Harriet S.MeyerMD, Contributing EditorJonathan D.EldredgeMLS, PhD, Journal Review EditorRobertHoganMD, adviser for new media
Copyright 2000 American Medical Association. All Rights Reserved. Applicable FARS/DFARS Restrictions Apply to Government Use.2000American Medical Association
by Michael S. Aldrich (Contemporary Neurology Series, No. 53), 382 pp, with illus, $110, ISBN 0-19-512957-1, New York, NY, Oxford University Press, 1999.
Sleep and its disorders are of intense personal and professional interest to physicians. Medical students and residents become intimately familiar with the effects of routine sleep deprivation, which remains a problem for many clinicians throughout their careers. I suspect that some medical students select their specialty based upon their need for sleep with short sleepers choosing surgical areas.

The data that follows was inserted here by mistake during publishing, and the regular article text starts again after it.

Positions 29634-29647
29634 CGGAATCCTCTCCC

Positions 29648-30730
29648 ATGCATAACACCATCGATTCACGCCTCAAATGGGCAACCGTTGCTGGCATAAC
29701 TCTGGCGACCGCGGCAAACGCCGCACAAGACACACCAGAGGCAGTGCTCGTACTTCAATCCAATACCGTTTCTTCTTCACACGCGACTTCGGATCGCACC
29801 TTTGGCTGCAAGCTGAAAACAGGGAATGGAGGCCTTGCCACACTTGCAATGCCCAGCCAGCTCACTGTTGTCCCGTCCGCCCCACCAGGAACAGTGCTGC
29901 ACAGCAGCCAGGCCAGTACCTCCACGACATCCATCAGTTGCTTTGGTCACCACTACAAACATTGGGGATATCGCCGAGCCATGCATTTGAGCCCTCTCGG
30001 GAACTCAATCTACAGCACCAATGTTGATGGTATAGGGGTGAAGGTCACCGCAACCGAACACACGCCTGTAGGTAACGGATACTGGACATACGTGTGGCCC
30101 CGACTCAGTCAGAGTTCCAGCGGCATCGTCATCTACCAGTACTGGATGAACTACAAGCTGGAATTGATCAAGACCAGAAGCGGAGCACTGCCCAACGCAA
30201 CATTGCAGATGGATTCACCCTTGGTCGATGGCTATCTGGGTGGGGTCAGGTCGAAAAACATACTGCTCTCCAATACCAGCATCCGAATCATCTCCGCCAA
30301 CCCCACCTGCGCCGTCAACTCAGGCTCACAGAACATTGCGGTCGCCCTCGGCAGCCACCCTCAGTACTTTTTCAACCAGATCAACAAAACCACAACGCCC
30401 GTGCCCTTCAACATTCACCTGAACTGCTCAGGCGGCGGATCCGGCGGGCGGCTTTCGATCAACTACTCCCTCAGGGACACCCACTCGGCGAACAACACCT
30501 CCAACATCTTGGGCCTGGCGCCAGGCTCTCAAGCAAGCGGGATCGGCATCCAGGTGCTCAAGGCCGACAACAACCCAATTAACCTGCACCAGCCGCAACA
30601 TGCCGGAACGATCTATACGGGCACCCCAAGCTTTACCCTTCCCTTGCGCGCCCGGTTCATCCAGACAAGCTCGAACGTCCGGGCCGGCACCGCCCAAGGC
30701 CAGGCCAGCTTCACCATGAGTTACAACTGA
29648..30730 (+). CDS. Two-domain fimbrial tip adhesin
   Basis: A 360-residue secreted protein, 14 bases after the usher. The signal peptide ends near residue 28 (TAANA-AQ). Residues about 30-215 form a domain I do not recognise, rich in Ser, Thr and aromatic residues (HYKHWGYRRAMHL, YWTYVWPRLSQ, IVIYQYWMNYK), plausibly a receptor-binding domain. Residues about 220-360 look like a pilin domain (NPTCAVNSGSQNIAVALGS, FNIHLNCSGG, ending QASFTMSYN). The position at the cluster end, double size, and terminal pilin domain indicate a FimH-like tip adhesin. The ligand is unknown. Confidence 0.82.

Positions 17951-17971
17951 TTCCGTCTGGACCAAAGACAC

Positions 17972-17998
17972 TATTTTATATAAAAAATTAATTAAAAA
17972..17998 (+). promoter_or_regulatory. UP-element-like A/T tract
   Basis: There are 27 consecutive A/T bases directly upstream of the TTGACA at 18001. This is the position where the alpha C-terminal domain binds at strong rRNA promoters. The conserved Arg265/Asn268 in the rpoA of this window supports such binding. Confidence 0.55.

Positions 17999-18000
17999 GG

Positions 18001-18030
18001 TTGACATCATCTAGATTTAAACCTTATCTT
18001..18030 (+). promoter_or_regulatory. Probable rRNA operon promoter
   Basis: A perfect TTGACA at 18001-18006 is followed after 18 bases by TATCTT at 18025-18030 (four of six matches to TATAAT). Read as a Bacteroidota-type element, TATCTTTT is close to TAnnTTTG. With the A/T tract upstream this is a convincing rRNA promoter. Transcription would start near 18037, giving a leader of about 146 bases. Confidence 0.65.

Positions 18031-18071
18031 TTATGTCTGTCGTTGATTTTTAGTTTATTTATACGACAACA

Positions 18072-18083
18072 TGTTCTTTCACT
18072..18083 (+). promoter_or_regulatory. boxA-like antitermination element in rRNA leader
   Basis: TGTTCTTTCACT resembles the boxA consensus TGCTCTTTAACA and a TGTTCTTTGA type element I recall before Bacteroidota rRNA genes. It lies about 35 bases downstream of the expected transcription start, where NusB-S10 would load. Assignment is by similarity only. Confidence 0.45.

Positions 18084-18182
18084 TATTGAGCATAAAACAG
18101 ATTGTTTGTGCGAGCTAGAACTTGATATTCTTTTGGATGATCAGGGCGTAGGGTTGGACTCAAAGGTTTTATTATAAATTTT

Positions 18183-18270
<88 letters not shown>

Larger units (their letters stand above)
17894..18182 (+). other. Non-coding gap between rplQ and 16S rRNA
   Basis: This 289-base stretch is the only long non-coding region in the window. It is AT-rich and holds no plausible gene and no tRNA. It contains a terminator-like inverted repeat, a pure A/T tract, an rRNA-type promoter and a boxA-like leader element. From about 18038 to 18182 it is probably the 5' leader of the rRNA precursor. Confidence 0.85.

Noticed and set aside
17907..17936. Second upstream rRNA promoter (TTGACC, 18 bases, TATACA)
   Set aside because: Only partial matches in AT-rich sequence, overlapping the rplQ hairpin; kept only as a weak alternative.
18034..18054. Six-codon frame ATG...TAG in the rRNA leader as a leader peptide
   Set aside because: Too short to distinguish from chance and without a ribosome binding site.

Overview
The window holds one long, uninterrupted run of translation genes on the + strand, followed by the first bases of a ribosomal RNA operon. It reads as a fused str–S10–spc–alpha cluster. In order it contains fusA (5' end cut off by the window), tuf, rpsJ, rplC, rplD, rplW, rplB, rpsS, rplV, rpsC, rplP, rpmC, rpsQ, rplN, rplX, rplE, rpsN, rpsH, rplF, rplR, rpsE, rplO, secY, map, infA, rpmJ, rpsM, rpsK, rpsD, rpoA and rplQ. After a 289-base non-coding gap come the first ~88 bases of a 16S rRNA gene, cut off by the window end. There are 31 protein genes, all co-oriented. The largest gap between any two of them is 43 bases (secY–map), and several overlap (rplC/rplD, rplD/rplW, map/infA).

The effects of sleep deprivation on physicians are a continuing source of controversy. (Would you want a surgeon who has not slept in 30 hours operating on you?) Some of our patients think little of calling in the middle of the night even for trivial problems. Doctors don't sleep, do they? (Astoundingly, these calls, which are fraught with medicolegal liability, are free).
SleepSleep Medicine. JAMA. 2000;283(7):932-933. doi:10.1001/jama.283.7.932-JBK0216-5-1